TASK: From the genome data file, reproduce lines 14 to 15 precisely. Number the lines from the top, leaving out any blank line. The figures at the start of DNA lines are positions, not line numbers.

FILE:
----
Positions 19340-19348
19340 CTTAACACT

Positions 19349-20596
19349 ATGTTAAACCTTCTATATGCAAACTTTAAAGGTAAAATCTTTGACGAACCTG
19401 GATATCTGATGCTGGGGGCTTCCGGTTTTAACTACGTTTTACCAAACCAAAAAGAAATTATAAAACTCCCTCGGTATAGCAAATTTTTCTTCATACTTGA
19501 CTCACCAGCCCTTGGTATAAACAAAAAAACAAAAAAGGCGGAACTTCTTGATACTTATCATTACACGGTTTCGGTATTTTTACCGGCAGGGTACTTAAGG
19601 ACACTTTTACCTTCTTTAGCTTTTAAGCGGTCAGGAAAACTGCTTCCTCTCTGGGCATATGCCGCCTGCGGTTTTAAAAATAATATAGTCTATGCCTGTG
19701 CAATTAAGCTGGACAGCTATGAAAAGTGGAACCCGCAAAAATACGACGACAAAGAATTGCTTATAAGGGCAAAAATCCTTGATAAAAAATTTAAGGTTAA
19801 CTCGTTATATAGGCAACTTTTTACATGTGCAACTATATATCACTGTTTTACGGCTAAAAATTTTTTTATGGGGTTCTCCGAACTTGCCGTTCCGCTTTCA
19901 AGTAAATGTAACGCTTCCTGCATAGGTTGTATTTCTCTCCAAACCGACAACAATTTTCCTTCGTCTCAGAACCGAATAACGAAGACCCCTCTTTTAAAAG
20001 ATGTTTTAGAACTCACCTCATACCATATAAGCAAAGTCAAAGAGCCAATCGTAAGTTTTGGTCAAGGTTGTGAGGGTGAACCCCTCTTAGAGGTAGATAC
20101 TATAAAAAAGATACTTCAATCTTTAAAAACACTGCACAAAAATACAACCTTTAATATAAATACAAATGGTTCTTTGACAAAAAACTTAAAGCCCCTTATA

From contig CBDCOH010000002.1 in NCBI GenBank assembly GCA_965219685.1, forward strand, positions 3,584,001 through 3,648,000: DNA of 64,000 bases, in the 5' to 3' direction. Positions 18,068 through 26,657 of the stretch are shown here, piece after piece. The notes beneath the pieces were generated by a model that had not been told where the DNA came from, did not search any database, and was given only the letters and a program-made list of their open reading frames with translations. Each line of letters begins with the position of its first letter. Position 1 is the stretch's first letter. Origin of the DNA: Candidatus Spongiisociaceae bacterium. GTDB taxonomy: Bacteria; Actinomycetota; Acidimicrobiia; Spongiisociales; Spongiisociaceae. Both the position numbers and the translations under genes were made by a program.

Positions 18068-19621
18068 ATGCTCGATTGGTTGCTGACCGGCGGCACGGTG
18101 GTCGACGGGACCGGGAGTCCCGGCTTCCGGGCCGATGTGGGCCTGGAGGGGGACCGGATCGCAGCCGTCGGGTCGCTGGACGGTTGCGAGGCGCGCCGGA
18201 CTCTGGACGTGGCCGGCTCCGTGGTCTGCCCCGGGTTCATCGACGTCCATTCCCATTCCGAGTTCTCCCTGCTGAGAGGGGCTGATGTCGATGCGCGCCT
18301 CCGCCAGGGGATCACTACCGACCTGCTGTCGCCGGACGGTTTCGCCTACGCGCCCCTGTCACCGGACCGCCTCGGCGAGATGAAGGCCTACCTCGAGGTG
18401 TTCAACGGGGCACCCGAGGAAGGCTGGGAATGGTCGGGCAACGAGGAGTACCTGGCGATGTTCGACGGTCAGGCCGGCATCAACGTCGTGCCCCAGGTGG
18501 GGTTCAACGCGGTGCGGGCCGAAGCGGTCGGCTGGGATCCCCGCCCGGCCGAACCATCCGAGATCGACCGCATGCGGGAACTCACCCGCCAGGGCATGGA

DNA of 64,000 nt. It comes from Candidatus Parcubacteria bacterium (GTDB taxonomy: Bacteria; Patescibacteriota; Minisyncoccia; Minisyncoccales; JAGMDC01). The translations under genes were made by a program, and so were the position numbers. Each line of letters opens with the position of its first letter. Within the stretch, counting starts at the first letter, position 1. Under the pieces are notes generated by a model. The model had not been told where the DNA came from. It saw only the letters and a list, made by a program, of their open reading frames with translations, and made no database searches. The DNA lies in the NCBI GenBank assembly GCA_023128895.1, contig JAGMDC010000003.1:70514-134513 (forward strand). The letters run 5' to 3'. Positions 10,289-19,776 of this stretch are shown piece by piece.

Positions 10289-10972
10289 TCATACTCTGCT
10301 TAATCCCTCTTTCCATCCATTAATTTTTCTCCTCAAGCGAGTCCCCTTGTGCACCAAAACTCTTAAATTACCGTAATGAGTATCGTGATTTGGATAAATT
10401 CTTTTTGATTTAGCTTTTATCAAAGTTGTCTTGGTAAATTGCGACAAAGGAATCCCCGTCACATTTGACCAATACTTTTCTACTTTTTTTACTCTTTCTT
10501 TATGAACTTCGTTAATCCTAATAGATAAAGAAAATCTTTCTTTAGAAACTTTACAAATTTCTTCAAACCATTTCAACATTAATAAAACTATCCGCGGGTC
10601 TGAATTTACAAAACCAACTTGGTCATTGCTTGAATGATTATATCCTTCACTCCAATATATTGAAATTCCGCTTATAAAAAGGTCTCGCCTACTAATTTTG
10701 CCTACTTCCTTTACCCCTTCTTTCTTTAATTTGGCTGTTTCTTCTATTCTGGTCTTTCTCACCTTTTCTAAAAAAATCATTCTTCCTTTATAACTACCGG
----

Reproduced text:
Positions 18068-19621
18068 ATGCTCGATTGGTTGCTGACCGGCGGCACGGTG